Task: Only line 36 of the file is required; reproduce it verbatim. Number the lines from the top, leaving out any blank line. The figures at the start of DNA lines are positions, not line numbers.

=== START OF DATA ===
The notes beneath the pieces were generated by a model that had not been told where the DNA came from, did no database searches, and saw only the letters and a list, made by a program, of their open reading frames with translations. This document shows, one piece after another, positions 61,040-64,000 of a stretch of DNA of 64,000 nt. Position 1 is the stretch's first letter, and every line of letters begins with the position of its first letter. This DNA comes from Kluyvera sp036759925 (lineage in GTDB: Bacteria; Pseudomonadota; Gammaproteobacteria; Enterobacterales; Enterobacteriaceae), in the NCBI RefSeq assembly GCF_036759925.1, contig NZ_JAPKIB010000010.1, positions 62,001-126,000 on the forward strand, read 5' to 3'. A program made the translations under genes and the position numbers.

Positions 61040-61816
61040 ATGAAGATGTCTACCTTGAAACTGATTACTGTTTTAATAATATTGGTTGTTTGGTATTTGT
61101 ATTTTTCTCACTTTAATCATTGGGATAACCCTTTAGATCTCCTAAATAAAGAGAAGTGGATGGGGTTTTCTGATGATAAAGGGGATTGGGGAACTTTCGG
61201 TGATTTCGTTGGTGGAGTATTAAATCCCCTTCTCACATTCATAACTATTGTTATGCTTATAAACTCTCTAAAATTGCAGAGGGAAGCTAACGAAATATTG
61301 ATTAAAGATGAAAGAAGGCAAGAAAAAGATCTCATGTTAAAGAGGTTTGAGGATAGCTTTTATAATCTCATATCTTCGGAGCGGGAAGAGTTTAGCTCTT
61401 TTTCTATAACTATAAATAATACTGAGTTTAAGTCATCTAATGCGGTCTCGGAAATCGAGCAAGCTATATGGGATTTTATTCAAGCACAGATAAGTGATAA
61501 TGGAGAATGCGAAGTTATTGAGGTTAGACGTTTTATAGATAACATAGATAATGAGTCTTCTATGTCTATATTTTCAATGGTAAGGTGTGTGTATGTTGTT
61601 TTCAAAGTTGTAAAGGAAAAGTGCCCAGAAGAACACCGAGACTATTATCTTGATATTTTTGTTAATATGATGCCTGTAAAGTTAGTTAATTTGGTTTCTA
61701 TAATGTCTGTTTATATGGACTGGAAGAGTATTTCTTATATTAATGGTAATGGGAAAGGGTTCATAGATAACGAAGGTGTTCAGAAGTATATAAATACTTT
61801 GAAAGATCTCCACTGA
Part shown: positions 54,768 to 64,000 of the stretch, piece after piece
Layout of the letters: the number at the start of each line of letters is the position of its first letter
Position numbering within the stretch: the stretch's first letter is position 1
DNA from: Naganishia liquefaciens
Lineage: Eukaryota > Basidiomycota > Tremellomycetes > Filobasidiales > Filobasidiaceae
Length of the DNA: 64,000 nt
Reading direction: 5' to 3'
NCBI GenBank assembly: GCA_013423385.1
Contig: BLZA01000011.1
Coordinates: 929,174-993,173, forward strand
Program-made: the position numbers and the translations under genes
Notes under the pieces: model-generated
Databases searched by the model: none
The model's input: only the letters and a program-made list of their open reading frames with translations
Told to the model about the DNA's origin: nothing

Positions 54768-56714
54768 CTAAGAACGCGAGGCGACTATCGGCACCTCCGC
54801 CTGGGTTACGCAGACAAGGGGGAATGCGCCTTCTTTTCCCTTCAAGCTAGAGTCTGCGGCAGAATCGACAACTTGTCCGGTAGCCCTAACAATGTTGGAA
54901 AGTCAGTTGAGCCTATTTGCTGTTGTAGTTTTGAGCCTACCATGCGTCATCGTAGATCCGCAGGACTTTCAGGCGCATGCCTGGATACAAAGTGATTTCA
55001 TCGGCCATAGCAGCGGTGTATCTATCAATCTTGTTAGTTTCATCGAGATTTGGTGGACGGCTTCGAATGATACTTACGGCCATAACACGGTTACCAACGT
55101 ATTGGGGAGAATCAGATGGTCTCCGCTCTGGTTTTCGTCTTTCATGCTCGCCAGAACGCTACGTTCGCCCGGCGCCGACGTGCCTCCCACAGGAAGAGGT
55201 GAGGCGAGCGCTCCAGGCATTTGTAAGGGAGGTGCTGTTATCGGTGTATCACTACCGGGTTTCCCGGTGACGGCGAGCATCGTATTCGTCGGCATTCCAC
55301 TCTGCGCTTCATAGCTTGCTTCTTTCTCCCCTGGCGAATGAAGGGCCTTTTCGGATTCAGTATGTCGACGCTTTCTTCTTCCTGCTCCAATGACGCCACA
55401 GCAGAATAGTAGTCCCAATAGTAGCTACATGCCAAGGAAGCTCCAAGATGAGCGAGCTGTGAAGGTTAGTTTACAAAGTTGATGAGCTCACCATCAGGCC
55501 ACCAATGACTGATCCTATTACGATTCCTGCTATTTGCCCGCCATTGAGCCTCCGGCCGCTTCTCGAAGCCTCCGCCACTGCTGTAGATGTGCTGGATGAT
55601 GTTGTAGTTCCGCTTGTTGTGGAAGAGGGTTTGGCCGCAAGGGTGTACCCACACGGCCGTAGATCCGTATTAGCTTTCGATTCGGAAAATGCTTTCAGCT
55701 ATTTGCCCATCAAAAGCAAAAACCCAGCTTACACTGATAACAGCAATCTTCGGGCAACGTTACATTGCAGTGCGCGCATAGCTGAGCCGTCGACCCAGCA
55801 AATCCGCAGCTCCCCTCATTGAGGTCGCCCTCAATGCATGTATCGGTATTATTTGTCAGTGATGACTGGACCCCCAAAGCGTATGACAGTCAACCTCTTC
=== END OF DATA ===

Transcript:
55501 ACCAATGACTGATCCTATTACGATTCCTGCTATTTGCCCGCCATTGAGCCTCCGGCCGCTTCTCGAAGCCTCCGCCACTGCTGTAGATGTGCTGGATGAT